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In search of a midday drink and nibble, we moseyed downstairs to check out the bar/cafe on the 2nd floor, which also happens to double as a popular workspace for locals in the know during the day. 

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The next morning before checkout, we headed downstairs and had breakfast at Cafe Robey, conveniently located in the lobby. Its always a nice bonus having a good breakfast option in the hotel that doesn't make you feel like you're missing out on a favorite neighborhood spot. By the time we settled into our food, the place was a nice, slightly buzzy mix of locals and visitors, giving it a feeling of it being a warm neighborhood favorite instead of just a place that locals avoid.

For how design-centric the hotel is, we loved that it was also family-friendly, basically satisfying our travel criteria all in one. It felt casual yet intentional, stylish yet not uptight. If you happen to be there without children, the rooftop bar and pool is highly recommended. The pool was still under construction during our visit (which happened during a wet spring anyway), but I can imagine many glorious summer days spent on the rooftop surrounded by panoramic views of the city along with the bar's handmade cocktails.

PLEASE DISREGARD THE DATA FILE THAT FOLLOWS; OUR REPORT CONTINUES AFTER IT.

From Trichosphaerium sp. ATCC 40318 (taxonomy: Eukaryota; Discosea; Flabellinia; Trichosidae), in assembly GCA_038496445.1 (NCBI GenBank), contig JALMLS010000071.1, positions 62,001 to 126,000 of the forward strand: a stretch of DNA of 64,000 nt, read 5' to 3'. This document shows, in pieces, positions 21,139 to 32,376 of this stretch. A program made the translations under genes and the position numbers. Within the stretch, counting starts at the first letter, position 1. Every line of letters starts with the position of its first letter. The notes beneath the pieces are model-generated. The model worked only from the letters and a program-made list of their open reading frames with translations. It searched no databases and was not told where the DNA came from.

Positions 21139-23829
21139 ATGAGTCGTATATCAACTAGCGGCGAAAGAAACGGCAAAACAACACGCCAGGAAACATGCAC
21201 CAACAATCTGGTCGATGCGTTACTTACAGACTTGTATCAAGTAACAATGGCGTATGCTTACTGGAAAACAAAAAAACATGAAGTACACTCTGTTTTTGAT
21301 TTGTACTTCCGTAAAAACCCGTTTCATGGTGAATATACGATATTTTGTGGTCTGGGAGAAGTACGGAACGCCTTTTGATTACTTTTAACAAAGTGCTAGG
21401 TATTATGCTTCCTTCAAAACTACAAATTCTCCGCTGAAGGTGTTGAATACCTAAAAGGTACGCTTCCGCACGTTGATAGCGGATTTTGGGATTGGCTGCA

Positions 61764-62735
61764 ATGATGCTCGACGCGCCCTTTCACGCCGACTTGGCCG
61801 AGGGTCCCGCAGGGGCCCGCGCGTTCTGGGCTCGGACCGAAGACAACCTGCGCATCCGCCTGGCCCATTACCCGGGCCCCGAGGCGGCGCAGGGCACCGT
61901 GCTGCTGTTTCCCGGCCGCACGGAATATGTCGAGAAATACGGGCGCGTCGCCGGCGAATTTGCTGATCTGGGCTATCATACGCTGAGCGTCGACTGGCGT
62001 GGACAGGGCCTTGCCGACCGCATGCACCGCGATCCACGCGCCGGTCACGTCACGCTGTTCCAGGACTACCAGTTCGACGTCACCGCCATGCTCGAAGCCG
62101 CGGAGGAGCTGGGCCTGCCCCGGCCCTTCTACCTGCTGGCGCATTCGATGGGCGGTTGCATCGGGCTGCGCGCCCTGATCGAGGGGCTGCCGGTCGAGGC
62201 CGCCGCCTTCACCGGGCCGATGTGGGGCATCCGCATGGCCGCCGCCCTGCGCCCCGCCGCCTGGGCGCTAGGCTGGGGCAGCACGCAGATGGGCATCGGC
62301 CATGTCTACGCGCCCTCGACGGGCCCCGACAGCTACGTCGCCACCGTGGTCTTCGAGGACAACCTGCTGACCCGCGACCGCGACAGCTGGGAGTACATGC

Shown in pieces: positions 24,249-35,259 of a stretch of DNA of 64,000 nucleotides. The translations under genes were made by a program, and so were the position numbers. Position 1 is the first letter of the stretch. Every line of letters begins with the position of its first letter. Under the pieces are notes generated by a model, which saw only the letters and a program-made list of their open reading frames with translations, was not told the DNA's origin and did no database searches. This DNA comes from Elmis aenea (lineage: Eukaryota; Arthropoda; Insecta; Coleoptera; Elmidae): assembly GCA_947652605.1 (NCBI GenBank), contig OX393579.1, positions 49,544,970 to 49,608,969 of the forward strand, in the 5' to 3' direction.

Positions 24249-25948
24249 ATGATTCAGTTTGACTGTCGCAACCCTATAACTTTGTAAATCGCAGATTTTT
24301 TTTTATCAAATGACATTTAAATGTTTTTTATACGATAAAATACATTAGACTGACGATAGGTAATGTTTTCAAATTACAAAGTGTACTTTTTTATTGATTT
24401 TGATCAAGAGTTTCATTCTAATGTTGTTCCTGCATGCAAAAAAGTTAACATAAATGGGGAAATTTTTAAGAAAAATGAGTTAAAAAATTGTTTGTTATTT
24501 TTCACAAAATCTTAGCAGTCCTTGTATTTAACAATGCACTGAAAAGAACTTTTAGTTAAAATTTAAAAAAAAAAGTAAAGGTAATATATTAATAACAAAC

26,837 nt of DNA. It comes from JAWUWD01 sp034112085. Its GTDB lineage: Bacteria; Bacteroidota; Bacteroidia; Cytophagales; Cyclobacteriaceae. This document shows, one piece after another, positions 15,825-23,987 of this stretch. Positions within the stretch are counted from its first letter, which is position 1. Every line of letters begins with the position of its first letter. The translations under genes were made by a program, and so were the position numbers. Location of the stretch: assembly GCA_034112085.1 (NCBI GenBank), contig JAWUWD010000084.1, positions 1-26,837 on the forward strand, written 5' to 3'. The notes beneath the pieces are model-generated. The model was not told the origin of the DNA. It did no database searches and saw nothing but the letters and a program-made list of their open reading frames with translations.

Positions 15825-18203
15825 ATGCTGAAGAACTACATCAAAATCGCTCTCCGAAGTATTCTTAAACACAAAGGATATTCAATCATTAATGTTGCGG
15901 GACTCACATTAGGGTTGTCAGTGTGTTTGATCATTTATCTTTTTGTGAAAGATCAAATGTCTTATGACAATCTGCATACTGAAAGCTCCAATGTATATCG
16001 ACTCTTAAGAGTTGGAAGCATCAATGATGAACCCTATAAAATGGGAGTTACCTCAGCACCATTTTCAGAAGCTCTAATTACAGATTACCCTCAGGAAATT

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if you have the time for more Chicago adventures, read on for more design-centric sights in this iconic city.

The Robey Chicago | 2018 W North Ave, Chicago, IL 60647 | (872) 315-3050

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A Visual Tour of Frank Lloyd Wright's Architecture Studio in Oak Park, Chicago

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A Visual Tour of Frank Lloyd Wright's Architecture Studio in Oak Park, Chicago

Frank Lloyd Wright is synonymous with iconic American architecture, and thus its impossible for any design aficionado to visit Chicago without a pilgrimage to his home and studio in Oak Park, just outside the city limits.  Although my husband, an architect himself, had been here many times, we went once more so I could see this historic landmark where FLW spent about two decades designing multiple homes in the neighborhood and exploring design elements that lead to the famed Prairie Movement. 

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Study nature, love nature, stay close to nature. It will never fail you.